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  • Hammerhead

    Webinar "Shark Ecology Project"

    As it is currently not possible to travel to the Galapagos Islands due to the Corona Pandemic, the team of the Charles Darwin Foundation has decided to present existing protection projects in the form of webinars to friends and sponsors of this unique archipelago. The first webinar about the "Shark Ecology Project" took place on June 8th, 2020 and was presented by the Ecuadorian marine biologist Denisse Fierro Arcos.

    The main goal of our association and the Charles Darwin Foundation (CDF) is to provide knowledge and support through scientific research and additional initiatives to help protect the nature and biodiversity of the Galapagos Archipelago. This is made possible through appropriate fieldwork by researchers who collect such important information, observations and data, which they then evaluate and publish.

    In addition to the "Shark Ecology Project", the CDF is pursuing a total of 7 projects that are concerned with the protection of the sea and its inhabitants. Interested parties will find below a short summary of the very interesting webinar. See the full webinar directly below. 

    About 70% of our earth is covered by oceans, which influence our lives in many different ways. The Galapagos Marine Reserve (GMR) was established in 1998 and is the largest marine reserve in South America, covering 133’000 km2.  Only 8% of the GMR is exclusively reserved for the protection and conservation of marine life. Within the GMR the animals are safe from industrial fishing because fishing fleets usually bypass this area, which is a great success for the marine reserve.

    In the GMR there is a great diversity of species including many endemic species, i.e. species that only live there. In addition to 175 species of fish, 17 of which are endemic, there are also 47 living invertebrates, such as crabs, sponges, worms or snails, mussels, and squid, of which 2 are endemic. 

    This biodiversity is related to the location of the Galapagos Islands. The majority of the archipelago is located on a rather shallow platform, represented by the lighter areas of the map. While on the western side of the archipelago, the part of the map where the water is dark blue, the sea is much deeper and this is where the cold, nutrient-rich Cromwell current crashes into causing nutrients from the deep sea to rise. This means that there is a large food supply here, i.e. many fish. On the eastern side, three ocean currents meet the archipelago. The warm Panama Current, the medium temperature, South Equatorial Current, and the cold Humboldt Current. Their interaction results in the nutrient wealth of the waters around the Galapagos Islands.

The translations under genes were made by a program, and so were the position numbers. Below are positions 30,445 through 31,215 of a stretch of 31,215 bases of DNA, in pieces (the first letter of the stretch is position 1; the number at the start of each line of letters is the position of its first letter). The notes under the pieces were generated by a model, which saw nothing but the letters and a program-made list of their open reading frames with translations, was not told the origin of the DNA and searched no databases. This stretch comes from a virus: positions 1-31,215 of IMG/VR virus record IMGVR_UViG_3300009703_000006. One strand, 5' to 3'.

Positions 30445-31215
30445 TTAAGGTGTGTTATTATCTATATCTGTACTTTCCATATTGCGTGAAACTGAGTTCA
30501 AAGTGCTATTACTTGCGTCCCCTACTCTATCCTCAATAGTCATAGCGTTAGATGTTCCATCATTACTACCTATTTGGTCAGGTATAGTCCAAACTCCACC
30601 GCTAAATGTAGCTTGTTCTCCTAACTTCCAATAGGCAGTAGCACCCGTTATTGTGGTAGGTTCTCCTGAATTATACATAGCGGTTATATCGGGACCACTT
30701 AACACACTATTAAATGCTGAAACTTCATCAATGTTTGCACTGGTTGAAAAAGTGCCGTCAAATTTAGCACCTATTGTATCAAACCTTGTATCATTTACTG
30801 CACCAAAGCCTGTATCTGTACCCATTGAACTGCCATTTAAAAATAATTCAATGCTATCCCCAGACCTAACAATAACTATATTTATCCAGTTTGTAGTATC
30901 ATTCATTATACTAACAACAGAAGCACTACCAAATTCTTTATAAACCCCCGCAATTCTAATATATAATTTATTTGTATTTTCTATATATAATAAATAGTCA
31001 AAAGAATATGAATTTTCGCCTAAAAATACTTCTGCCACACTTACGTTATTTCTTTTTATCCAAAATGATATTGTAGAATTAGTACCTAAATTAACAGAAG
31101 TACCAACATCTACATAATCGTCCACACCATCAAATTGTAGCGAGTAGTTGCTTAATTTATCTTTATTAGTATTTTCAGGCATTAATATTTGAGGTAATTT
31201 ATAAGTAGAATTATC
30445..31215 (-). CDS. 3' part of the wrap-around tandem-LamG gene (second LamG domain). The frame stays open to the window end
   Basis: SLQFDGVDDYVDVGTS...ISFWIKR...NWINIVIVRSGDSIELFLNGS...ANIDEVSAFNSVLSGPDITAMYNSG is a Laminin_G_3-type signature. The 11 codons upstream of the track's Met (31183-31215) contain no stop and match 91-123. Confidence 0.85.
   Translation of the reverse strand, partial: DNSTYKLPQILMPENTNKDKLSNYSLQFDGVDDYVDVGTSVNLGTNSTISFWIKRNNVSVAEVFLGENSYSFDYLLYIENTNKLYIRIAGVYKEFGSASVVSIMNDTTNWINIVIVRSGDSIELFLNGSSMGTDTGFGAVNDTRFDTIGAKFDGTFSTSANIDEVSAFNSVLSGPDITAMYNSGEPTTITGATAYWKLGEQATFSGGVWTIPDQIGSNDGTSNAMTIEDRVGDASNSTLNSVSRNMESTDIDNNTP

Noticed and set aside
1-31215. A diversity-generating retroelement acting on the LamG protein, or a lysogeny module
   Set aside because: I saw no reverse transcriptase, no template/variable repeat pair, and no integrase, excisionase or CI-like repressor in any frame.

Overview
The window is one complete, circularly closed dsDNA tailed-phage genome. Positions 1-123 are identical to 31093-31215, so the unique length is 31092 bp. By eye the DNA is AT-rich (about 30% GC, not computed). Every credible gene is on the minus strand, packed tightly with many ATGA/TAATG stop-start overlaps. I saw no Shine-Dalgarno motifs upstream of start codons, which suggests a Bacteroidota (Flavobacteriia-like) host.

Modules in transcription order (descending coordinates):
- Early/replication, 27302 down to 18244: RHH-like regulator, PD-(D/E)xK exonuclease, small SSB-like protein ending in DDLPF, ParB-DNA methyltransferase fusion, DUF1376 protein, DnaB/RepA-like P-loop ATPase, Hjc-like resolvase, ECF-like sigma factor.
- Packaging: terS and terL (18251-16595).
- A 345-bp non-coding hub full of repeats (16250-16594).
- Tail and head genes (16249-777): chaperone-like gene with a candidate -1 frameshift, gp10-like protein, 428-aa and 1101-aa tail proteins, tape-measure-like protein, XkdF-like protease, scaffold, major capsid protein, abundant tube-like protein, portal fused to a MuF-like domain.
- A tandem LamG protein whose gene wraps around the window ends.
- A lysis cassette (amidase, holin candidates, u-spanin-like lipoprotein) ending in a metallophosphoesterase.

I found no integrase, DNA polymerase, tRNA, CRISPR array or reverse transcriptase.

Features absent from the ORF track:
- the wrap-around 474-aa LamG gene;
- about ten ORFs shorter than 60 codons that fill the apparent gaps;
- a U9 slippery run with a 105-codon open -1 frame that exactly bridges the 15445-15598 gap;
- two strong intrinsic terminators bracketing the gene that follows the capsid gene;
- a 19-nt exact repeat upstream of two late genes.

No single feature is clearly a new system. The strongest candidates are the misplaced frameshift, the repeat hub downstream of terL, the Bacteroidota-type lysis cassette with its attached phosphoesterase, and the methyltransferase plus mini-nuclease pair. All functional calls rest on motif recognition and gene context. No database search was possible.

Screenshot von Webinar „Shark Ecology at the Galapagos

    Screenshot Webinar „Shark Ecology at the Galapagos, Bild: CDF

    Sharks are fish and have been around for 420 million years. Unlike most fish, their skeleton consists of cartilage, their jaws have several rows of teeth and they have several gill slits. At the moment there are known more than 500 species of sharks, whose appearance is very different. You can find sharks with body lengths from 15 cm (dwarf lantern shark) to 18 m (whale shark). Not all sharks are carnivores.  Some feed on plankton, such as the basking shark, and some sharks are omnivorous, eating both meat and seaweed, such as the shovel-nosed hammerhead. Because of their great adaptability, sharks can be found in almost all sea areas from the poles to the tropics, in shallow water as well as in the deep sea.

    Whale shark & hammerheads

    Whale shark & hammerheads @ Darwin Galapagos Pelayo Salinas

    Sharks are ecologically very important and are therefore considered a keystone species. Although their numbers are small compared to other fish species, they have a great influence on the diversity of species in their habitat. Most sharks are predators and eat other predatory fish, preferring to prey on old or sick animals. This ensures that their populations remain constant and healthy. If the sharks are decimated too much, smaller predatory fish reproduce too much and their food requirements increase. As a result, more and more plant-eating fish are now being preyed upon, which leads to a proliferation of algae, which then overgrow and suffocate entire coral reefs.

    Sharks are also economically important for the Galapagos Islands. Many visitors come here to dive with sharks and watch them off the islands of Darwin and Wolf. This can generate a turnover of up to $360,000 per shark, per year. If you compare this with the $158 that a fisherman receives for a shark fin, it is easy to see how important sharks are for the Galapagos economy.

    In answering this question, anthropogenic (man-made) factors such as

    • Overfishing
    • Bycatch
    • Cutting off the fins (Finning)
    • Climate Change
    • Pollution of the seas
    • habitat reduction or loss

    and biological factors such as